In the digital world, trust is key to accomplishing many tasks you encounter every day. Whether it is browsing the internet, logging in to an email service, or even connecting to a network, trust must be established to confidently proceed.
Basic username and password are no longer sufficient enough to establish trust and prevent unauthorized intrusion into protected systems. Certificates make it possible to verify identity, establish trust, and pass encrypted data between devices and servers.
Certificates and Jamf Pro
Within Jamf Pro, you may encounter times where certificates play an important role in the functions needed for device management. Most of you are probably familiar with the Tomcat SSL certificate used by the web server to demonstrate a trusted site to a computer or device that attempts to connect to the Jamf Pro URL. What occurs from a high level is the device is confirming that the website has been verified by a recognized trusted source — a Root Certificate Authority (CA) — before allowing the browser to connect to the website.
Similarly, mobile device management (MDM) relies on certificate-based communication to establish a connection between devices and the Jamf Pro server. With MDM in place, you open a pathway for the remote device management capabilities of Jamf Pro.
As an admin, you may need to allow for a trusted communication between your devices and another service or website. Jamf Pro can be leveraged to install certificates on your devices through the use of configuration profiles. Configuration profiles are XML files that allow you to define settings for your managed Apple devices. Let’s walk through three use cases:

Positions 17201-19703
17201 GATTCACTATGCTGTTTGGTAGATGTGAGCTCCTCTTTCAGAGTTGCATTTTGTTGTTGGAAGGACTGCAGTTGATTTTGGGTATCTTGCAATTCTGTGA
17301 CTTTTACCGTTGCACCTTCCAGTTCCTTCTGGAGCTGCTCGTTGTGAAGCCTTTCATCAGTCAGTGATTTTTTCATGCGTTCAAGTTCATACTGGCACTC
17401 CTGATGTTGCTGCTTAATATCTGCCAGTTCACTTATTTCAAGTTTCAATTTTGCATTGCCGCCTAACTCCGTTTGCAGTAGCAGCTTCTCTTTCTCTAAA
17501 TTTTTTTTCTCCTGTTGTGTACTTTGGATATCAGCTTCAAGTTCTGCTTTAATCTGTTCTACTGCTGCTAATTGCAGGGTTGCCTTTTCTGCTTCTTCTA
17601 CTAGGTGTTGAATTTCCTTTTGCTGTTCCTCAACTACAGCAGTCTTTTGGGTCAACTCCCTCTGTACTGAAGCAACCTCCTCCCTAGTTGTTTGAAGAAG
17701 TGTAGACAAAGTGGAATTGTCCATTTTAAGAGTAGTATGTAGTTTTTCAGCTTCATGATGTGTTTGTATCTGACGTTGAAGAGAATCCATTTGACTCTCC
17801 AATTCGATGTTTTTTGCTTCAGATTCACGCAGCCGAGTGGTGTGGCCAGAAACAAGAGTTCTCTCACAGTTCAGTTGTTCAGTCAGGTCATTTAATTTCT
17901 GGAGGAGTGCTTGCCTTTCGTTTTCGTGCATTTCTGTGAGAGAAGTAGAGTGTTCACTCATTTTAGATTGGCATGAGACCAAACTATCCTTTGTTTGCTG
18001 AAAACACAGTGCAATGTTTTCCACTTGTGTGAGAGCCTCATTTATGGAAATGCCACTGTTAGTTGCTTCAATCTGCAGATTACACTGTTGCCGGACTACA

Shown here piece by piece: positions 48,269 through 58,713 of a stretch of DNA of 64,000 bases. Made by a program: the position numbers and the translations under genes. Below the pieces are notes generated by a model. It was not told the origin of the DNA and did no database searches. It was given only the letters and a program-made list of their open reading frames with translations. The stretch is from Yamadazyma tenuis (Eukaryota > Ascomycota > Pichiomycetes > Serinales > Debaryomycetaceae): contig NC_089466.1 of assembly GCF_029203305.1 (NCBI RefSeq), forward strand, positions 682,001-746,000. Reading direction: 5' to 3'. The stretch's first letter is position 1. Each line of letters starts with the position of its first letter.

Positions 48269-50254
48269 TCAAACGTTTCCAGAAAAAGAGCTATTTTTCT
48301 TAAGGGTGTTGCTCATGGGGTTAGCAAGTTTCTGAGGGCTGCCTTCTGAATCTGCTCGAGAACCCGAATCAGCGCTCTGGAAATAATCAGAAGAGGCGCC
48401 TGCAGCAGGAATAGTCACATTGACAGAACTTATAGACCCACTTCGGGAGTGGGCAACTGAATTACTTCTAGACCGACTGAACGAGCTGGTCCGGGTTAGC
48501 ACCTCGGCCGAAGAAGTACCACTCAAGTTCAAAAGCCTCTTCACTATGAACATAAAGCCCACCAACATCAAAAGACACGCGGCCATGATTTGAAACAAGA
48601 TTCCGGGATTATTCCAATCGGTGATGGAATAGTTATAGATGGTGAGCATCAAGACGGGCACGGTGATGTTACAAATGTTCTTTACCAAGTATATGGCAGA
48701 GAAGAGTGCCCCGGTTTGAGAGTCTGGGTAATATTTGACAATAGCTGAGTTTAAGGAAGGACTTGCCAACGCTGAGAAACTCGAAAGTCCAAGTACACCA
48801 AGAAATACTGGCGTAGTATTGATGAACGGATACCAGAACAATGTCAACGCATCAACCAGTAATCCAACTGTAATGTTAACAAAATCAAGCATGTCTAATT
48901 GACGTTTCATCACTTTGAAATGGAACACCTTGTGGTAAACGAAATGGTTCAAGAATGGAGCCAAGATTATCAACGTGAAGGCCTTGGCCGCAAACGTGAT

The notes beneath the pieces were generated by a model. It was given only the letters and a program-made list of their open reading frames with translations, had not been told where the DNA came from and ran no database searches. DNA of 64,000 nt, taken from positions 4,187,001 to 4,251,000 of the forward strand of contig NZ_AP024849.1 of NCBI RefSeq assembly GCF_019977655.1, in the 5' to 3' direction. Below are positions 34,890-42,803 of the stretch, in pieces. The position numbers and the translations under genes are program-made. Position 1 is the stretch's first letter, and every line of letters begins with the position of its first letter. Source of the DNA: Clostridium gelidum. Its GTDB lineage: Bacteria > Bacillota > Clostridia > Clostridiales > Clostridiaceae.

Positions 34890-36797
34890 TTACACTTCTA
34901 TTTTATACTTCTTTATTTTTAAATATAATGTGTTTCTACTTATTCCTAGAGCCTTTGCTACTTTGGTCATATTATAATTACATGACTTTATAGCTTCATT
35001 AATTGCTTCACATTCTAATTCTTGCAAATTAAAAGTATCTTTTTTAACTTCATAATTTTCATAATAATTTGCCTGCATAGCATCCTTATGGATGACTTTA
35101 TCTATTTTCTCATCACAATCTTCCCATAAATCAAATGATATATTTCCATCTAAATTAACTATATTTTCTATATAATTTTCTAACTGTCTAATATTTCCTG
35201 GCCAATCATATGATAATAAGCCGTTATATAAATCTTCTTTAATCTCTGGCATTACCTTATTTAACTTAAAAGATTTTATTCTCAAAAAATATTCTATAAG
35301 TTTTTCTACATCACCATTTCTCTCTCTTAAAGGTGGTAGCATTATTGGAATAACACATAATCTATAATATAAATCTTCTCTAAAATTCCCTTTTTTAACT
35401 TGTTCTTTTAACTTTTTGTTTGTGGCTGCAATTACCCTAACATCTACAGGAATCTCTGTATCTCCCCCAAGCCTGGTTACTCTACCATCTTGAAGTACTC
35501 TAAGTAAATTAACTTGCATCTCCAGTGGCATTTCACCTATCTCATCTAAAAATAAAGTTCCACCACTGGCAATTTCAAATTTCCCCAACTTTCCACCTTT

- Deploying a single certificate
- Using an AD server to connect to VPN
- Leveraging SCEP server to authenticate to a wireless network (802.1x)
1. Deploying a single certificate
Deploying a single certificate can be accomplished within a configuration profile with the certificate payload configured with an uploaded certificate file. Once these are uploaded, the profile can be scoped to devices or groups that need to receive the certificate. For macOS profiles, consideration should be given to whether the certificate would need to be within the System container of Keychain Access (computer-level configuration profile) or within the Login container (user-level configuration profile).
2. Using an AD server to connect to VPN
To configure a profile with VPN that requires the user to receive a certificate from AD in order to connect, you can create a profile with both a VPN payload and an AD certificate payload. Both payloads must be within the same configuration profile in order for the connection to happen without user interaction. Profiles from Jamf Pro can also use variables to populate information about the certificate. More information about variables for iOS and macOS can be found in the Jamf Pro Administrator’s Guide.
3. Leveraging SCEP server to authenticate to a wireless network
Enterprise-level network connectivity typically leverages the 802.1x standard to provide a level of security to wired and wireless connections. Within Jamf Pro, you can deploy a profile to add a network connection to a device and provide instructions for the device to install a certificate issued by a SCEP (Simplified Certificate Enrollment Protocol) server to issue certificates to devices at scale.
Jamf Pro uses SCEP during the device enrollment process to issue certificates to devices. You can view certificates issued by Jamf Pro under the PKI Certificates section of System Settings of Jamf Pro. There are additional options to set up an External Certificate Authority to use for issuing certificates, as well as the ability to set up Jamf Pro to be a SCEP proxy that can be explored further depending on your environment. Jamf offers native integration with Symantec PKI and Entrust SCEP.
Certificates are a major component of any IT strategy. Jamf Pro can form the core of your certificate deployment and lifecycle management.
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